World boxing champion Mohammad Ali is No More

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Mohammad Ali reined the boxing ring for several decades and at the age of 74 he said adieus to this world. He was on the life saving devices for quite some time now and apparently he was suffering from the Parkinson disease. The news of his death flashed in all the national and international media. Here is the complete report.

[su_expand more_text=”READ MORE” less_text=” ” height=”0″ hide_less=”yes” link_style=”button” link_align=”center”] According to the news published by The Telegraph, Muhammad Ali, the former world heavyweight boxing champion and one of sport’s most influential individuals, has died aged 74. Ali, who earned the nickname ‘The Greatest’, suffered from Parkinson’s disease since 1984. He was taken into hospital on Thursday for a respiratory condition and had been being kept in “as a precaution”. News of his death was released by his family’s spokesman early on Saturday morning (GMT). Politicians, athletes and celebrities immediately flooded to social media to pay tribute to “The Greatest”. Ali was also described as a “humble mountain” and “the biggest and the best”. Follow live as the world reacts to the death of the celebrated boxer and public figure.

Michael Parkinson has paid tribute on Sky Sports News saying “He was the most extraordinary man I’ve ever met, and I’ve met a few” He said, The first time I met him, he walked across the studio floor towards me, and first of all I was struck by the grace and elegance of his movement, and the size of him. Then I became obsessed by his hands – he had the longest fingers of a boxer I’d seen. They were the fingers of a concert pianist rather than a pugilist.

He was the most extraordinary man I’ve ever met, and I’ve met a few. He didn’t have any reservations about behavior, and what he should or should not say. So what you got was raw: he could be funny, nasty, and aggressive. He was a package you could not predict.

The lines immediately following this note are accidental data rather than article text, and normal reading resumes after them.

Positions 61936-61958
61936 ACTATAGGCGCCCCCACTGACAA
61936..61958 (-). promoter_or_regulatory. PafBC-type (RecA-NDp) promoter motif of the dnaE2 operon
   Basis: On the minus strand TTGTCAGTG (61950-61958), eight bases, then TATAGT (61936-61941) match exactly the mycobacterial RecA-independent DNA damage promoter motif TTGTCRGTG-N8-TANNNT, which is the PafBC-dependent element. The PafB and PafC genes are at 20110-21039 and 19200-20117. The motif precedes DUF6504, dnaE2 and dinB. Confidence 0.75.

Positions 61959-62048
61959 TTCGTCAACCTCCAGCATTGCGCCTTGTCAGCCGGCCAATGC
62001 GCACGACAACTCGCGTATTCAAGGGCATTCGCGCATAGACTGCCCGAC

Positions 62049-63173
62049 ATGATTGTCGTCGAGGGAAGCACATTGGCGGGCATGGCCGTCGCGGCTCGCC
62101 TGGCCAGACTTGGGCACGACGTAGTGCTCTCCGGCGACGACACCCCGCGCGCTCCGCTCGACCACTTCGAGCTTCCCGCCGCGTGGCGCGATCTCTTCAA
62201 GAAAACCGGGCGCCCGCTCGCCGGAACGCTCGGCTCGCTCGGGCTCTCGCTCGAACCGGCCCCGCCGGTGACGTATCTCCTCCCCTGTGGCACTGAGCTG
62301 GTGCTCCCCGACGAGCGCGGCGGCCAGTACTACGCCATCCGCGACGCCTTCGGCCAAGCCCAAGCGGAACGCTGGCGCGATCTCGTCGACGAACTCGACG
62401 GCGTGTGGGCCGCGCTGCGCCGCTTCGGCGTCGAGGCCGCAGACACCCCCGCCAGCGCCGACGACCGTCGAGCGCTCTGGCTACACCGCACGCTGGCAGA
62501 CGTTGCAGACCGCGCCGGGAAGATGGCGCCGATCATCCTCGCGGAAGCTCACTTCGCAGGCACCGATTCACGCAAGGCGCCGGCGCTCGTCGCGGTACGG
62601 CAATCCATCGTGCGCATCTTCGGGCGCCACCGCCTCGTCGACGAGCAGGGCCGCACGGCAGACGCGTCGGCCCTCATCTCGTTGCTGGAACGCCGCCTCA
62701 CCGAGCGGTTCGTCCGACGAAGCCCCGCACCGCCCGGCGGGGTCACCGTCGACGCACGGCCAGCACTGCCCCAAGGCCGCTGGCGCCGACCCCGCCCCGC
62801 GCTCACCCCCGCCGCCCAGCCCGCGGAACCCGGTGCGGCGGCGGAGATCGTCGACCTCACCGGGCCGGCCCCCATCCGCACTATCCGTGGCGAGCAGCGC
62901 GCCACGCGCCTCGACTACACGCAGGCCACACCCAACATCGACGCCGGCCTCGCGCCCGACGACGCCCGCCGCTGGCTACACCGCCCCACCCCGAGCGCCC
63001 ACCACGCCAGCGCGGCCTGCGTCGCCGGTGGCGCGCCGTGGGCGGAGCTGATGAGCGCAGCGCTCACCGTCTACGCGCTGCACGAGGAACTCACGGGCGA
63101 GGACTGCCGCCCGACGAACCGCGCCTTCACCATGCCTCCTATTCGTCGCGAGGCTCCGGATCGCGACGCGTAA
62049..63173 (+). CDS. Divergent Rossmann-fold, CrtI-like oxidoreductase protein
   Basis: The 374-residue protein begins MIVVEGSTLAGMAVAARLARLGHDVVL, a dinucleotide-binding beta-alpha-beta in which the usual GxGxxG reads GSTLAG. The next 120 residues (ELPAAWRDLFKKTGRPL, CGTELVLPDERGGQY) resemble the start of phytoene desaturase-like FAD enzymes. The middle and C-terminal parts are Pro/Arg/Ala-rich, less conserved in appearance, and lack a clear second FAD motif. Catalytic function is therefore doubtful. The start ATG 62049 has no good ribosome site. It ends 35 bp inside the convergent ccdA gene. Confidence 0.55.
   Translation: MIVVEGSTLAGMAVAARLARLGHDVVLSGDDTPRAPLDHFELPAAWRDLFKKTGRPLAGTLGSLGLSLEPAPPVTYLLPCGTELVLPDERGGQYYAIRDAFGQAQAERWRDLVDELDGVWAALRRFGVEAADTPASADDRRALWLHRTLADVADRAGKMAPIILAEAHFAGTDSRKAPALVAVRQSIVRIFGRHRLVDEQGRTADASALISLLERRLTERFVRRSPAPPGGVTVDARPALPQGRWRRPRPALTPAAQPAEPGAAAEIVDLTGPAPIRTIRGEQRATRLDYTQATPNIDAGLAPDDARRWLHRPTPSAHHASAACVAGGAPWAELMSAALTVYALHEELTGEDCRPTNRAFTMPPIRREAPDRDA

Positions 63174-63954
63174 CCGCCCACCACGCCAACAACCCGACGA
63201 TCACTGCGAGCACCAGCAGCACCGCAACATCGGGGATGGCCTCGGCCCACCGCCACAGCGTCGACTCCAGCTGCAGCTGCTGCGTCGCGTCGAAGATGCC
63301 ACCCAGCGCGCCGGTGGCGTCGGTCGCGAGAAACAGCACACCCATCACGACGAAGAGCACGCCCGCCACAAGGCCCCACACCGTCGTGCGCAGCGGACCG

The nicest thing that’s ever happened to me in television was when his family came over with the Ali exhibition earlier this year. We had a call from them saying that he loved to watch the Parkinson interviews on YouTube. He would point and say, ‘Watch this, I get him here’, and all that. They asked if we could put together a compilation on disc to save him going on YouTube. Those interviews defined my career in many ways.

His charisma was palpable. You were sitting with a guy who was box-office. He could sell tickets – and sell himself – better than anybody else I’ve ever met. And he couldn’t stop talking. It was never an easy ride with him, but my word it was a fantastic experience.

Here’s some more reaction from around the world to the news that Muhammad Ali has died aged 74.

Amir Khan “No fighter or sportsman will ever reach the level of Muhammad Ali, whose name will continue to echo through the ages. Inspiring, charismatic, a true legend – Ali will never be forgotten. Having the chance to meet the great man will be a memory and privilege I will always hold dear.”

Nicola Adams “Prayers go out to boxing’s greatest of all time and an inspiration to me and so many people.”

Joe Calzaghe “People loved him, he was someone completely different, backed it up in the ring and everybody wanted to tune in and watch him fight. He was a superstar. There’ll never be another Muhammad Ali, in 1,000 years’ time people will look back and say he was the greatest. He was my inspiration, I tried to copy some of his moves and it is a truly sad day. But I’m proud that my sport of boxing has probably the greatest all-round sportsman of all time.”

Frank Bruno “Inspiration, mentor, my friend, an Earthly god of humanity, simply the greatest.”

J K Rowling the writer of Harry Potter twitted

Indian Cricketer Sachin Tendulkar twitted

Source: Various Sources


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